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Organisational Therapy

Hearts over Diamonds Preface

In case you’re undecided as to whether my recently published book on Organisational Psychotherapy will be worth some of your hard-earned spons, here’s the text of the preface to the current edition (full book available in various ebook formats via Leanpub and in paperback via Lulu.


Will This Book be Worth Your Time?

To my knowledge, this is the first book ever written about Organisational Psychotherapy. Thanks for taking the time to have a look. This is a short book. And intentionally so. It’s not that Organisational Psychotherapy is a shallow domain. But this book just lays down the basics. Understanding of the deeper aspects and nuances best emerges during practice, I find.

This book aims to inform three distinct groups of people:

  • Senior managers and executives who might find advantage in hiring and engaging with an Organisational Psychotherapist.
  • Folks who might have an interest in becoming Organisational Psychotherapists themselves, either within their organisations or as e.g. freelancers.
  • Folks within organisations who might find themselves involved in some way in their organisation’s engagement with one or more organisational psychotherapists.

We’re all busy people, so I guess you may be curious, or even a little concerned, as to whether this book will provide a good return on the time you might spend reading it. I’ve tried to arrange things so that you can quickly answer that question.

I intend this book to be easy to understand, and to that end I’ve used as much plain English as I can muster. I guess some folks find the whole idea of Organisational Psychotherapy somewhat intimi‐ dating, and fear the ideas here will “go over their heads”. Let me reassure you that I’ve tried to make this book common-sensical, friendly and down-to-earth.

Foundational

“Out beyond ideas of wrongdoing and rightdoing there is a field. I’ll meet you there.”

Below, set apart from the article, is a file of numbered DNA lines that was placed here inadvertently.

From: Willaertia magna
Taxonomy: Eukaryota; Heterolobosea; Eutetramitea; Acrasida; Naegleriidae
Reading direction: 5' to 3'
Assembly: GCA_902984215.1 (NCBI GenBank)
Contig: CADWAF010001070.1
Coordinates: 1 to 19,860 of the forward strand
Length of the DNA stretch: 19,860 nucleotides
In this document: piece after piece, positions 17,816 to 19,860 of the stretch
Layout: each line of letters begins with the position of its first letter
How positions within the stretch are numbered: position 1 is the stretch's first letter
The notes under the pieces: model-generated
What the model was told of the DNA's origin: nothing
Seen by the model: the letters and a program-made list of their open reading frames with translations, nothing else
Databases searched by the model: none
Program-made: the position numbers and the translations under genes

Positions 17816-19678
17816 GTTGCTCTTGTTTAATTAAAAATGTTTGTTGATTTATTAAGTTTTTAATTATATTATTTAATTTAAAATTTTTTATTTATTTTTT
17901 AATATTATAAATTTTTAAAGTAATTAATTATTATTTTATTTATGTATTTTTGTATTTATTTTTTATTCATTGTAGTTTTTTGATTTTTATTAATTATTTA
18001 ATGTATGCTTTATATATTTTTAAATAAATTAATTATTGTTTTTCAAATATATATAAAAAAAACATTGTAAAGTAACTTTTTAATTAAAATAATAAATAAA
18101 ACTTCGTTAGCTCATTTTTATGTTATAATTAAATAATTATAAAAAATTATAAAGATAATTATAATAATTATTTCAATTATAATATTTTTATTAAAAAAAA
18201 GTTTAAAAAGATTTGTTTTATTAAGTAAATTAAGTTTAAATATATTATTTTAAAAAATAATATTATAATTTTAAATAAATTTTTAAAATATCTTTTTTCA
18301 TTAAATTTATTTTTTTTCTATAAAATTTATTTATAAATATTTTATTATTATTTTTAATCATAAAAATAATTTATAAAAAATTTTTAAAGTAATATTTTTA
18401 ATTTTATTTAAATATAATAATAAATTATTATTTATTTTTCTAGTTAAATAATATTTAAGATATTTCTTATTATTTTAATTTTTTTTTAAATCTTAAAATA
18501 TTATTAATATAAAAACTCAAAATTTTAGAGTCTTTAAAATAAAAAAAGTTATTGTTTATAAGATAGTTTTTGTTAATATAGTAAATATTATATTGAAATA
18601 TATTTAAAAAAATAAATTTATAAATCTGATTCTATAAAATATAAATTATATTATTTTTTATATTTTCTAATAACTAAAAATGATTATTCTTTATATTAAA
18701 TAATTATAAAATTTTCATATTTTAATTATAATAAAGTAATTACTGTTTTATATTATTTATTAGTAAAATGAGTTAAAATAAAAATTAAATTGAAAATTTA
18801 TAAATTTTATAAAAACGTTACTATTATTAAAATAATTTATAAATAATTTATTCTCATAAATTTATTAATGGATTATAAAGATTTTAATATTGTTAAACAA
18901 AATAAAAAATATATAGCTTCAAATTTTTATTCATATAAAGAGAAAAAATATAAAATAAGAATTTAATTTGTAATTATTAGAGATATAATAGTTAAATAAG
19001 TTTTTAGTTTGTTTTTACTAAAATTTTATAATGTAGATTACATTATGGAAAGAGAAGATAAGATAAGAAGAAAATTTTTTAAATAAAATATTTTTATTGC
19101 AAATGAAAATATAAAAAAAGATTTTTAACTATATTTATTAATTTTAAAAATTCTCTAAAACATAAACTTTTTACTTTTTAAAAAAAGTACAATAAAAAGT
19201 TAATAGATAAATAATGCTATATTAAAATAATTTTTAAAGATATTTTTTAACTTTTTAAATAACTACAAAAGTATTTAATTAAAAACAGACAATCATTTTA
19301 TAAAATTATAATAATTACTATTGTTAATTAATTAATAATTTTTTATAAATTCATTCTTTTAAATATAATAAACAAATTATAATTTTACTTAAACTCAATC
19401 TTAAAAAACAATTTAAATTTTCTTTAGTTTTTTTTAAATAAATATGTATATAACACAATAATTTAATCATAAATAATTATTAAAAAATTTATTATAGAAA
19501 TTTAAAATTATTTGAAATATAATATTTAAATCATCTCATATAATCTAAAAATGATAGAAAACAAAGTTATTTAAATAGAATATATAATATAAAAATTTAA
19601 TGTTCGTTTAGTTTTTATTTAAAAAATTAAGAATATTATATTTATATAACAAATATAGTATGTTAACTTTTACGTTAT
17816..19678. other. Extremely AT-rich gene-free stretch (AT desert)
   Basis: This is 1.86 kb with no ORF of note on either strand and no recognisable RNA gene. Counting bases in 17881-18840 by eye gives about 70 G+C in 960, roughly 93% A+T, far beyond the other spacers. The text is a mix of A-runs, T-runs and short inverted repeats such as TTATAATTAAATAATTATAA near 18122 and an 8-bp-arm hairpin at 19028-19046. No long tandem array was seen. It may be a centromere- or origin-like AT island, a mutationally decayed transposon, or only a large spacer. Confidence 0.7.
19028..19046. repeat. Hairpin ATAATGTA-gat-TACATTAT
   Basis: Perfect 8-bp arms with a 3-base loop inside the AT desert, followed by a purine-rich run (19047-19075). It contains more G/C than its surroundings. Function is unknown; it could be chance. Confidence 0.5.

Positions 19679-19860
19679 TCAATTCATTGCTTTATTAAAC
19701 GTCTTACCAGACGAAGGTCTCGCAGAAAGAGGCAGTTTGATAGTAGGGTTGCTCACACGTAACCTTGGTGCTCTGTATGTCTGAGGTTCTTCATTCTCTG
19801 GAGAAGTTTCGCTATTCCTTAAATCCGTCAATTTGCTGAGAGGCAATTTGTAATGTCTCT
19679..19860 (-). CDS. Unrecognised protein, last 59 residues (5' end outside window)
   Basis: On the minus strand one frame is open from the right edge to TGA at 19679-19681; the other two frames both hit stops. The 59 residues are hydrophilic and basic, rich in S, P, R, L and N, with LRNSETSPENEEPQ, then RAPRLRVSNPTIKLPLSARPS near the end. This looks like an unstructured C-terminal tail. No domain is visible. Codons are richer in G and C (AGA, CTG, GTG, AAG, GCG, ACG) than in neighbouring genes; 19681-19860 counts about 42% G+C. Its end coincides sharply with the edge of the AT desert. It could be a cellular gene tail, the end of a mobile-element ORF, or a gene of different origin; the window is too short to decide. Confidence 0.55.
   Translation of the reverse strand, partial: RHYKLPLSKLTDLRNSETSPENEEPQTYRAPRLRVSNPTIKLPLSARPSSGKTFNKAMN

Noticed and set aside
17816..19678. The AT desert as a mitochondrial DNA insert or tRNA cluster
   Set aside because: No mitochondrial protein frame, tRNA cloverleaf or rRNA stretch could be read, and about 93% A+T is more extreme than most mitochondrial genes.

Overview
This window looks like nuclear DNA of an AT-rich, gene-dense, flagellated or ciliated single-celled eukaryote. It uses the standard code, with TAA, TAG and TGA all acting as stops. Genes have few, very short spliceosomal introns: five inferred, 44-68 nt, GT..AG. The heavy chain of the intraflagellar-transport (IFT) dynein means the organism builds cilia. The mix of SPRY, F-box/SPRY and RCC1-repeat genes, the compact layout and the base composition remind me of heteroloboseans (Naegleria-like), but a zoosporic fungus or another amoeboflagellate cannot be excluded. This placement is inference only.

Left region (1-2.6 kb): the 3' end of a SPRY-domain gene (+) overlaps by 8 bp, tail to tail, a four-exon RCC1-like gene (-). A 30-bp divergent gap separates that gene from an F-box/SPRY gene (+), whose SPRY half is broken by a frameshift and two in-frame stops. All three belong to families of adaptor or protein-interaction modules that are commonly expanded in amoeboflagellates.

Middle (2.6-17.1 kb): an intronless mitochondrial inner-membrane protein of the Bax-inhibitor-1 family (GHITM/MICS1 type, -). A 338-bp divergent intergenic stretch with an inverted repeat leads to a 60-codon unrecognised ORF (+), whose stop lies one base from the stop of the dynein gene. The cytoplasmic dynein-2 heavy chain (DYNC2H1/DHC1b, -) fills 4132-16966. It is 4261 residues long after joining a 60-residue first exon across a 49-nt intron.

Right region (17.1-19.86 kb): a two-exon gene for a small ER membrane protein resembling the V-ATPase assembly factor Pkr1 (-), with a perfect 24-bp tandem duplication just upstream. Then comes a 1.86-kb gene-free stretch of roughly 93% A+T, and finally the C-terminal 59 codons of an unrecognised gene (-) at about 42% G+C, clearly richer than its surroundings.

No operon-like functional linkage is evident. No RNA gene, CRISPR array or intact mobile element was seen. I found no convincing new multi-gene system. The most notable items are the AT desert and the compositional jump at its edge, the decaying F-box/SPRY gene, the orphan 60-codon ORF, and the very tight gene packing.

~ Rumi

In writing this book, I’ve set out to define the emerging discipline – or field – of Organisational Psychotherapy.

In a nutshell, Organisational Psychotherapy is a response to the growing realisation in business circles that it’s the collective mindset of an organisation (often mistakenly referred-to as culture) that determines an organisation’s overall effectiveness, productivity and degree of success. By “collective mindset” I mean the beliefs, assumptions and attitudes that an organisation as a whole holds in common about work and how the world of work should work.

Roots

Organisational Psychotherapy leverages over a hundred years of research and experience in the field of personal psychotherapy, a field which has evolved from its roots in the Middle East in the ninth century, and later, in the West, through the works of Wilhelm Wundt (1879) and Sigmund Freud (1896). Research and experience which, in large part, can usefully be repurposed from the individual psyche to the collective psyche (i.e. the organisation).

In my career of over thirty years in the software business, I’ve run the whole gamut of approaches in search of organisational effectiveness, in search of approaches that actually work. It’s been a long and tortuous journey in many respects, but I have come to believe, absolutely, that success resides mostly in the relationships between people working together, in the web of informal customer- supplier relationships within and between businesses. And I’ve come to believe that organisational effectiveness mostly comes from the assumptions all these folks hold in common.

Given that, I ask the question:

“What kind of intervention could help organisations and their people with uncovering their existing, collectively-held, beliefs, assumptions and attitudes? With discussing those, seeing the connection with their business and personal problems and challenges, and doing something about that?”

The answer I’ve arrived at is Organisational Psychotherapy. And so, when I’m working with clients these days, Organisational Psychotherapy is my default mode of practice.

But this book does not attempt to make the case for my beliefs. It’s not going to try to persuade you to see things my way. Organisational Psychotherapy may pique your interest, but I’m pretty sure you’ll stick with what you already believe.

So, if you have an open mind, or generally share my perspective already, this book may serve you in getting deeper into the practicalities and benefits of Organisational Psychotherapy, whether that’s as:

  • a decision-maker sponsoring an intervention
  • a potential recruit to the ranks of organisational psychotherapists
  • an individual participating in an Organisational Psychotherapy intervention in your organisation